When I design container gardens nothing is safe! I explore everything from dwarf trees and slow growing shrubs to groundcovers, annuals and even houseplants (although I wait until night temperatures are stable at 55′ or above for those). I also include a lot of perennials in my designs; both evergreen and herbaceous types as they lend a sense of maturity and are also a good investment since they can be kept in the container for several years before eventually being transplanted into the garden.
I look for perennials that have great foliage to help establish a framework for summer annuals that won’t get into their stride for a few more weeks. I also seek out perennials that have a long bloom time but if I am including them for the flowers I also need to make sure that the leaves won’t overpower the container.
Here are some of my favorites.
Thunder and Lightning field scabious (Knautia macedonica ‘Thunder and Lightning’)
Fun color, pretty flowers, drought tolerant, deer resistant, great foliage – why haven’t you used Thunder and Lightning field scabious before?
The distinctive jagged mid-green foliage has a cream margin that really make this perennial stand out from the crowd. Magenta pincushion-type flowers bloom for months and stand tall above the foliage cushion.
We featured this perennial in a combination called Deer Be Damned! in our book Fine Foliage (p10) and we hear it’s one of your favorites.
Apricot Sprite hyssop (Agastache aurantiaca ‘Apricot Sprite’)
This drought tolerant perennial deserves to be used more in your designs. Apricot Sprite has soft orange tubular flowers that are a favorite of hummingbirds while the fragrant grey-green leaves are attractive and tidy. Combine with other drought tolerant plants such as lavender, grasses and succulents for an easy care design. 15″ tall
Trailing stonecrops (Sedum)
There are many to choose from but these are my top three. Blaze of Fulda stonecrop has wonderful burgundy rosettes and hot pink flowers while the leaves of October Daphne (Sedum sieboldii) are grey blue,tipped with pink and the late summer flowers are a clear pink. Angelina stonecrop (Sedum rupestre ‘Angelina’) is a beautiful evergreen golden-yellow succulent with yellow flowers. The foliage is reminiscent in appearance of rosemary. All are beautiful tucked at the edge of pots.
Donkey spurge (Euphorbia myrsinites) works well as a trailer in sunny pots. In the rustic teal container above it is elegantly paired with black mondo grass. The pink ‘flowers’ are usually trimmed away but this image shows just how beautiful they can be as they age.
Taller varieties of spurge work well as fillers in mixed designs. My top three are Ascot Rainbow which has variegated leaves of yellow, green and rose, Ruby Glow in deep purple and Silver Swan which has a pretty teal and white variegation.
Note; The sap is a significant skin irritant so always wear gloves when handling. Some varieties of spurge are invasive in some areas so check with your local County extension office before planting.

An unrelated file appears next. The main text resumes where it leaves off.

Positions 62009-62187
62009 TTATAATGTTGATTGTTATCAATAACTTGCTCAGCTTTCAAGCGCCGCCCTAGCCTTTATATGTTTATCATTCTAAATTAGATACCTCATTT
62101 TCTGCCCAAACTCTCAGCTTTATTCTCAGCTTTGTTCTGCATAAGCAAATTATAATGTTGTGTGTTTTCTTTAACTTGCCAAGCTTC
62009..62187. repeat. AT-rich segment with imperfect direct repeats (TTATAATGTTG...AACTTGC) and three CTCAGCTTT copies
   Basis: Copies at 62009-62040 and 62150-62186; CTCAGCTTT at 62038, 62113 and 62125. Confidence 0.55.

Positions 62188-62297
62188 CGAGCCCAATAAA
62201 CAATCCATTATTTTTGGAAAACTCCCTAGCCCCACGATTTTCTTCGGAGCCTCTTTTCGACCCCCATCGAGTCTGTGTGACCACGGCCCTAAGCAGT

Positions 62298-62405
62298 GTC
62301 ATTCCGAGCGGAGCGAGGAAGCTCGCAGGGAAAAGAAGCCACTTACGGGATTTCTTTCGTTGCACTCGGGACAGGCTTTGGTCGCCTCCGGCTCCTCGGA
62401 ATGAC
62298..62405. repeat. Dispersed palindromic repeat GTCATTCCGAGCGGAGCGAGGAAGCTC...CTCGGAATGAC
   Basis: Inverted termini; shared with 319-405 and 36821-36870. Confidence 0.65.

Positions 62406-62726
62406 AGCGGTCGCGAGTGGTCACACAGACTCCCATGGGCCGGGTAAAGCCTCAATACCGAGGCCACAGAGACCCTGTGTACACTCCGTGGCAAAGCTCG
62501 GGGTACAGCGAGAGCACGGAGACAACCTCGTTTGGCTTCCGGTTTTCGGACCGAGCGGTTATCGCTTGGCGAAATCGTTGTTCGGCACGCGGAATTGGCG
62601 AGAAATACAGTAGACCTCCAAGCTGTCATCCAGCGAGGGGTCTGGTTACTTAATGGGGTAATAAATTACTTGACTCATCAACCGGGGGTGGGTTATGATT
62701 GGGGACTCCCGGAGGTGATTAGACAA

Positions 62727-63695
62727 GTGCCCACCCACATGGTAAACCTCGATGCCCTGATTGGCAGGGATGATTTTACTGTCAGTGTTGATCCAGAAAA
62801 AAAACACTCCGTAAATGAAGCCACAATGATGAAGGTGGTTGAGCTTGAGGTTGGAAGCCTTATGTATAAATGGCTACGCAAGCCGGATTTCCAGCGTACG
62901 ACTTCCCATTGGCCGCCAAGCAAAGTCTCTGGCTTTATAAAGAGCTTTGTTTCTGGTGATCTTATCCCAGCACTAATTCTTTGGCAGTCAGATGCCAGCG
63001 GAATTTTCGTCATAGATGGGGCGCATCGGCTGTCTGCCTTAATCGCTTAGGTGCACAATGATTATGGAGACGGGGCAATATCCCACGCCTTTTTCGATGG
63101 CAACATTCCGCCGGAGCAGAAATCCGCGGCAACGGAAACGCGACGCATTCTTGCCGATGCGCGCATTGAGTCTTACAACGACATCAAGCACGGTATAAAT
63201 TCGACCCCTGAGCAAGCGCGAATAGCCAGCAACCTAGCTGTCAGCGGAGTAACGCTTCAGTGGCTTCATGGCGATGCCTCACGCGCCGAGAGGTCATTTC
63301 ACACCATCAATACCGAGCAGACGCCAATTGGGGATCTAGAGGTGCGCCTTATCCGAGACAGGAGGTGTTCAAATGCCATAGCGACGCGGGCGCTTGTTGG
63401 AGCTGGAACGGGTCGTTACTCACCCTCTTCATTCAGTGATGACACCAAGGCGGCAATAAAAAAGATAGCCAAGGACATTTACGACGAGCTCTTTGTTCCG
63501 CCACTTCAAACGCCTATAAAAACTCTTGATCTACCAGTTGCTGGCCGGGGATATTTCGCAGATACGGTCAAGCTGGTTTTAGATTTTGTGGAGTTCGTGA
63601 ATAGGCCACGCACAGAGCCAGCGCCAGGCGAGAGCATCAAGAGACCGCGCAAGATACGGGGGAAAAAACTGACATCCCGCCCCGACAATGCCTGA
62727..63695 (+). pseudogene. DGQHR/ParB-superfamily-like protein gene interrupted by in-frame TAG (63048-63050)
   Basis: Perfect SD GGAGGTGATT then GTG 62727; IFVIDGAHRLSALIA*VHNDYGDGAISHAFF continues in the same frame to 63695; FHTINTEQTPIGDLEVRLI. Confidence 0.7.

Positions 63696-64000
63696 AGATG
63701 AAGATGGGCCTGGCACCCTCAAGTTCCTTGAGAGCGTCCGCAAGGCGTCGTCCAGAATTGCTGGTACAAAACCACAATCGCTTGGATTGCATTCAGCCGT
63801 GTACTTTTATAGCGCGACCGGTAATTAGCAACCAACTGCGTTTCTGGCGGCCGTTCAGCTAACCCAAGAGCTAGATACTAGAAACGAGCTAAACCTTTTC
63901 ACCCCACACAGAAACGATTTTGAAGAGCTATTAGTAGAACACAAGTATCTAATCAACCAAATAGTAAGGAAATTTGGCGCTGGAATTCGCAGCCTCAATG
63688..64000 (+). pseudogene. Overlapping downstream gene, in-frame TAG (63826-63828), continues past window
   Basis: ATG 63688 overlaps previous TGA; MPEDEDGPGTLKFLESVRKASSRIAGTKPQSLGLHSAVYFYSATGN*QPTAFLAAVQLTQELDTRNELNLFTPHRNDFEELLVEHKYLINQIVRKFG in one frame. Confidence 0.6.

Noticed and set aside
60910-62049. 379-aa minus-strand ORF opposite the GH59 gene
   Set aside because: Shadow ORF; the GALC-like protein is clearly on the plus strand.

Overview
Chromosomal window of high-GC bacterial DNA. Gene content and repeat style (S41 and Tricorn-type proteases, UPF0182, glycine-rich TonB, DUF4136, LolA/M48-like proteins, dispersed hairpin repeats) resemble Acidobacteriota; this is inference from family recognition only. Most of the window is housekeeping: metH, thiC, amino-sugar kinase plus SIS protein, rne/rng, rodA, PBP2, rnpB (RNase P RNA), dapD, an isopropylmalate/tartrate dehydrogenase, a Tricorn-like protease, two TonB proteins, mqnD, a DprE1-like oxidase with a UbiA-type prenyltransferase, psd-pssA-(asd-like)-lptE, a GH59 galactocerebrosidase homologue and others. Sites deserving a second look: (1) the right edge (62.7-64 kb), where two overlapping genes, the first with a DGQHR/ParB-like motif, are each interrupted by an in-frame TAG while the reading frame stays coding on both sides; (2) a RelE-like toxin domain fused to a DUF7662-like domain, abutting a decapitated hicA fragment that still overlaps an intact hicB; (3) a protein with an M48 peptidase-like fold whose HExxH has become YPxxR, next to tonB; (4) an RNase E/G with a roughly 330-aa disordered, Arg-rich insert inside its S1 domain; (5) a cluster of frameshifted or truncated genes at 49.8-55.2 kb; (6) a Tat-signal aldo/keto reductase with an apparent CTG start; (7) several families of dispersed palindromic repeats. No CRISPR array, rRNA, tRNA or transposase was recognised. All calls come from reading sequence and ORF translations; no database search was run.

Whirling Butterflies (Gaura lindheimeri)
You can base your selection on flower color ( pink or white), foliage color (green, burgundy, striped or speckled), height (from 2′ to 5′) or hardiness but all will reward you with dancing flowers all summer long. The leaves are dainty enough to be a design element themselves while the prolific flowers make this a reliable thriller for your container or basket.
Named varieties include Passionate Blush (compact plants, pink flowers), Passionate Rainbow (mid-size plant, pink flowers, variegated leaves) So White (pure white flowers on a compact plant) and Whirling Butterflies (taller plants for large pots, white flowers suffused with pink).
Arkansas Blue Star (Amsonia hubrichtii)
Use this where a soft fern-like foliage is needed in a sunny pot. Elegant and tall you can rely on this as a thriller and the interest begins with blue flowers in spring and continues until a hard freeze when the leaves turn burnt orange.
This is deer resistant and drought tolerant too!
Tip; if adding this to your landscape be sure to plant it in well drained soil and full sun. Mine never gets watered unless it rains and is thriving! Plant in broad sweeps for the best effect
Heuchera, Tiarella and Heucherella are mainstays in my designs, with varieties available for sun or shade and in many different colors and patterns. Look out for the trailing heucherella though. They can be hard to spot in a display so look for named varieties such as Redstone Falls and Yellowstone Falls. These will spill over the edges of containers for up to 2′ and look stunning!
They are also evergreen making these a great choice for year round interest
If you live in the Seattle area come and join one of my Spring Container Workshops this month. Thee are a few spaces left and we have LOTS of fun. Find out more and register here.